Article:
I am preparing for a day and a half of meetings in Honolulu and have been told the client would love to see Hawaiian accents in the art. And so, in my usual over-reaching approach to artistic challenges, I have given myself fairly intricate borders to quickly create. I can do this, right?
As I work in an empty meeting room, the Spirit starts to point out truths to me along the way – truths that speak to the process of building patterns in life.
Establishing a pattern of discipline in one’s life takes hard work. Paul tells Timothy to “Practice these things, immerse yourself in them, so that all may see your progress.” (1 Timothy 4:15) Practices of godly behavior can, over time, radically change us.
Here are a few lessons I’m learning about how creating visual patterns applies to spiritual discipline.
Don’t get stuck in preparation.
It’s good to prepare. For the sake of uniformity, I did measure and rule some pencil guidelines. But it’s easy to invest so much time getting ready, that I don’t have time to actually do anything that shows. I’ve been in plenty of small group meetings like this -- talking about studying or discussing praying but leaving little time for the doing. I spent many quiet times the same way. Get to the inking!
Perfection is not your friend.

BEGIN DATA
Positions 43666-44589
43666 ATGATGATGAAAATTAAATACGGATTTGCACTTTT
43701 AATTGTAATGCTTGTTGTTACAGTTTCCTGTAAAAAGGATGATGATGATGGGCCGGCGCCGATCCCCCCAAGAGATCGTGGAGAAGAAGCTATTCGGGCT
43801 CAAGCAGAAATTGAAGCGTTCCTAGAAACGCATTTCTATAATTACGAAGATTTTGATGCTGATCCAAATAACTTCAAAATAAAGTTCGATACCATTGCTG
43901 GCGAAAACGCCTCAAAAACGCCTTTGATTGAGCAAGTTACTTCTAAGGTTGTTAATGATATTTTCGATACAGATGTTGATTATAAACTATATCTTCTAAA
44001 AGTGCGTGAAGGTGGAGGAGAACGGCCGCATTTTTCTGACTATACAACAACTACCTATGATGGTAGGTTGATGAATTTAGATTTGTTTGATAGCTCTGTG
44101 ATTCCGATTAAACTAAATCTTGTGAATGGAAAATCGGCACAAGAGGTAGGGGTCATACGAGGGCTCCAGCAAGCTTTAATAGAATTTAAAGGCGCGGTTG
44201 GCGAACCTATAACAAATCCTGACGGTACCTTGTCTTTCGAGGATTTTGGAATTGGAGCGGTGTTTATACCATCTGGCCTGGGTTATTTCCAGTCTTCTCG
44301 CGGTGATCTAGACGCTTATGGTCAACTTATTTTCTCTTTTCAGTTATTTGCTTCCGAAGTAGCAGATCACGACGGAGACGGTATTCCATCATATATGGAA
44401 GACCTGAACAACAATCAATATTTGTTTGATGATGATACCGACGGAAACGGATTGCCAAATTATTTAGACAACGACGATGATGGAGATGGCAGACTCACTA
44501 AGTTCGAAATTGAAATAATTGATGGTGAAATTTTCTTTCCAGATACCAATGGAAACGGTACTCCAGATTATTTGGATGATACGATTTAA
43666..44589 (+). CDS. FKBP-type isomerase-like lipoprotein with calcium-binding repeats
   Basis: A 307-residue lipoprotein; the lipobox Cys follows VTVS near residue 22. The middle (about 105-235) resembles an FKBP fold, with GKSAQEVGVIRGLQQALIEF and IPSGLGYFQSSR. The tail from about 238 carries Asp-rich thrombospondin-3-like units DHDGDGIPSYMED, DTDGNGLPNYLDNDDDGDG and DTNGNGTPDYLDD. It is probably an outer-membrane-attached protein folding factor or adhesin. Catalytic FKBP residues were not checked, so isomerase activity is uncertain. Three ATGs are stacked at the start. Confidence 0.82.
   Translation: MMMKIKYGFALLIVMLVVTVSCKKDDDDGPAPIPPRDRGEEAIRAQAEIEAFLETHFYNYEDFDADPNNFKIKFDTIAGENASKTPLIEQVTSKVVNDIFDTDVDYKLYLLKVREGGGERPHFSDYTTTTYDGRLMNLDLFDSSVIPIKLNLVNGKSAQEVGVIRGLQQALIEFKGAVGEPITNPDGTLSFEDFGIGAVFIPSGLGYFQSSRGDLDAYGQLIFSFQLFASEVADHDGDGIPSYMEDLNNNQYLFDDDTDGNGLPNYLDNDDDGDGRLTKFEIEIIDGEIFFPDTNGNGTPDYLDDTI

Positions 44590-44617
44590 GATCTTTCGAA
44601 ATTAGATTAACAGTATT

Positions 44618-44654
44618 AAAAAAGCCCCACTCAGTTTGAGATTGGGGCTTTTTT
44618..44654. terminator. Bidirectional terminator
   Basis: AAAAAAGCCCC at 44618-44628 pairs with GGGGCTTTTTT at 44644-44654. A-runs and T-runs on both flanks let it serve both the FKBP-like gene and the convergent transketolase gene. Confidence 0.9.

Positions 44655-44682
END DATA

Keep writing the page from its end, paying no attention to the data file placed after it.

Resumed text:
As I draw repeated arrowhead-shapes, it is irking me that they’re not uniform. They look so inconsistent! But I know from experience that once they’re viewed as a whole, those little variations will disappear. That holds true for whatever practice you’re adding to your life. You may only sporadically have a prayer time that matches your ideal in your head. The important thing is that you’re praying.
It gets easier as you go.
The first row of diamonds I draw at a snail’s pace. But as I go, I’m getting into a rhythm. An economy of line develops. And as it becomes easier, it becomes more fun. Discipline is like that. The hard work up front pays off as you go.
You are in the Lord’s shadow.
The artist God filled with his Spirit to make the tabernacle and its accompanying implements was a man named Bezalel. His name literally means, “In the Lord’s shadow.” As I draw, my own shadow, falling over the art, reminds me that God closely identifies with our work – whether it’s creating visual patterns or building in practices of godliness.
Remember what you are making.
When we are grappling with the details, it’s easy to forget the beautiful thing we’re fashioning. Once I finish the inking and add the color, I’m surprised at how precise and beautiful these borders are. I can laugh now at my earlier complaints of imperfections. Likewise, when we are building a pattern of behavior, we need to get a big picture view. We need to be reminded of what we’re becoming.
The good news is that we don’t have to create a pattern from scratch.
In 2 Timothy 1:13, Paul instructs Timothy, “What you heard from me, hold fast as the pattern of sound teaching.” The word he uses for pattern is interesting. It pictures a sketch, or a drawn plan, like an architect might use. Timothy’s job was to ink in the lines that Paul had drawn for him.
We are given patterns to trace over in Scripture. Through the teaching of the apostles. And most of all, through the living example of Jesus.
Isn’t it wonderful that through this sometimes painstaking work, we’re putting on his beauty?
Jesus, you are the pattern we want our lives to follow. Help us in our daily disciplines to have a clear picture of who you are. How we want to be like you!